A wide range of relative humidity (RH) values was observed between the surface and 8.0 km. At 2.0 km, half the RH values were within 56%–89%; at 4.0 km, half were within 13%–61%. The rain-rate method of separating disturbed and undisturbed soundings appears more meaningful than the GCSS method. The median RH for disturbed conditions using the rain-rate method showed moister conditions from the surface to 8.0 km, with maximum RH differences of 30%–40%. Moist air generally extended higher on disturbed than undisturbed days.

Based on equivalent potential temperature, wind direction, and RH analyses, the most common altitude marking the TMBL top was about 4.0 km. Temperature inversions (over both 50- and 350-m intervals) were observed at every altitude above 1.2 km; there were no dominant inversion heights and most of the inversions were weak. Wind direction analyses indicated that winds within the TMBL originated from more tropical latitudes on disturbed days.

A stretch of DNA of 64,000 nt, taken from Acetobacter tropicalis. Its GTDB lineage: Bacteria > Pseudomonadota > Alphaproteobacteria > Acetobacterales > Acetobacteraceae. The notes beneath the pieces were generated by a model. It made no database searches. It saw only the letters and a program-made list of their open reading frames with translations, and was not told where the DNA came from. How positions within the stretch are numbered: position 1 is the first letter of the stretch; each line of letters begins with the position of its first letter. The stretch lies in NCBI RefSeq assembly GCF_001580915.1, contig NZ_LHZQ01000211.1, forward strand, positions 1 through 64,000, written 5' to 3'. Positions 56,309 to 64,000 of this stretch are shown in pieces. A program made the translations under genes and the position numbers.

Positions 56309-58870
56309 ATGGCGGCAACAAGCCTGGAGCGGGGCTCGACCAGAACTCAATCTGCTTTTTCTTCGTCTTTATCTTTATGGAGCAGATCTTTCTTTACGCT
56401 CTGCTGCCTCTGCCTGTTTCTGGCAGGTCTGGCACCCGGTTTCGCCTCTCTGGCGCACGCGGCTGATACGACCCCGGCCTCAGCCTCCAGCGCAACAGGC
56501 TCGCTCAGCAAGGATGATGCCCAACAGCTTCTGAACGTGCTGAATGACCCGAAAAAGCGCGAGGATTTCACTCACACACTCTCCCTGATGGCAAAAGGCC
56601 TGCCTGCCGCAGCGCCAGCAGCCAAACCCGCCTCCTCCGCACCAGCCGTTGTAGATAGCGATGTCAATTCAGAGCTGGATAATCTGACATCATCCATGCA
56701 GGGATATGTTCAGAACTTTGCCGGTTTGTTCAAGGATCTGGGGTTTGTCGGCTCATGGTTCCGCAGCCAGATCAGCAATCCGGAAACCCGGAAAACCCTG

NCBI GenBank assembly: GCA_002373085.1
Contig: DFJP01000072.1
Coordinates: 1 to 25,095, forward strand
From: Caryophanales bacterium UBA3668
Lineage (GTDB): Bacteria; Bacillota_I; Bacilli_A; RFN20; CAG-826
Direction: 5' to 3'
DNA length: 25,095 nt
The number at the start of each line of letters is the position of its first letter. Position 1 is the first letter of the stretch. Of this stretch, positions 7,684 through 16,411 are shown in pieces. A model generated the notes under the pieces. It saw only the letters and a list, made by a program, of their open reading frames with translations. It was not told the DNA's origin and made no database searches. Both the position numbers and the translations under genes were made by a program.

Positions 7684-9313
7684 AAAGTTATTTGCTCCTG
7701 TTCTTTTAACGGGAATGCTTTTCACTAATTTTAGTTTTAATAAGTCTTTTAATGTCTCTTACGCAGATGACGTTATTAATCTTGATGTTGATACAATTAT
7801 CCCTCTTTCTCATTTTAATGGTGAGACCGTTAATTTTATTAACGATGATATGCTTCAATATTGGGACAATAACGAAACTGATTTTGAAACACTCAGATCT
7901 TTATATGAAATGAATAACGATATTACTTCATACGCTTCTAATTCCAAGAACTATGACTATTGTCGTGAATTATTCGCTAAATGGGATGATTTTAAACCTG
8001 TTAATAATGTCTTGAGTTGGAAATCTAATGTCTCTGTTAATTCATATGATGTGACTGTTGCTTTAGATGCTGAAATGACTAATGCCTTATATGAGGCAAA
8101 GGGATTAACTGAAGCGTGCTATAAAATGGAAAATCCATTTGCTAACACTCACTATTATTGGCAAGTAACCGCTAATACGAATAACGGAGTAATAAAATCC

The analyses herein suggest that the RICO profile used to initialize many model simulations of this environment represents only a small subset of the broad range of possible conditions characterizing the wintertime trades.

Full access
Kevin J. Mueller, Dong L. Wu, Ákos Horváth, Veljko M. Jovanovic, Jan-Peter Muller, Larry Di Girolamo, Michael J. Garay, David J. Diner, Catherine M. Moroney, and Steve Wanzong

Abstract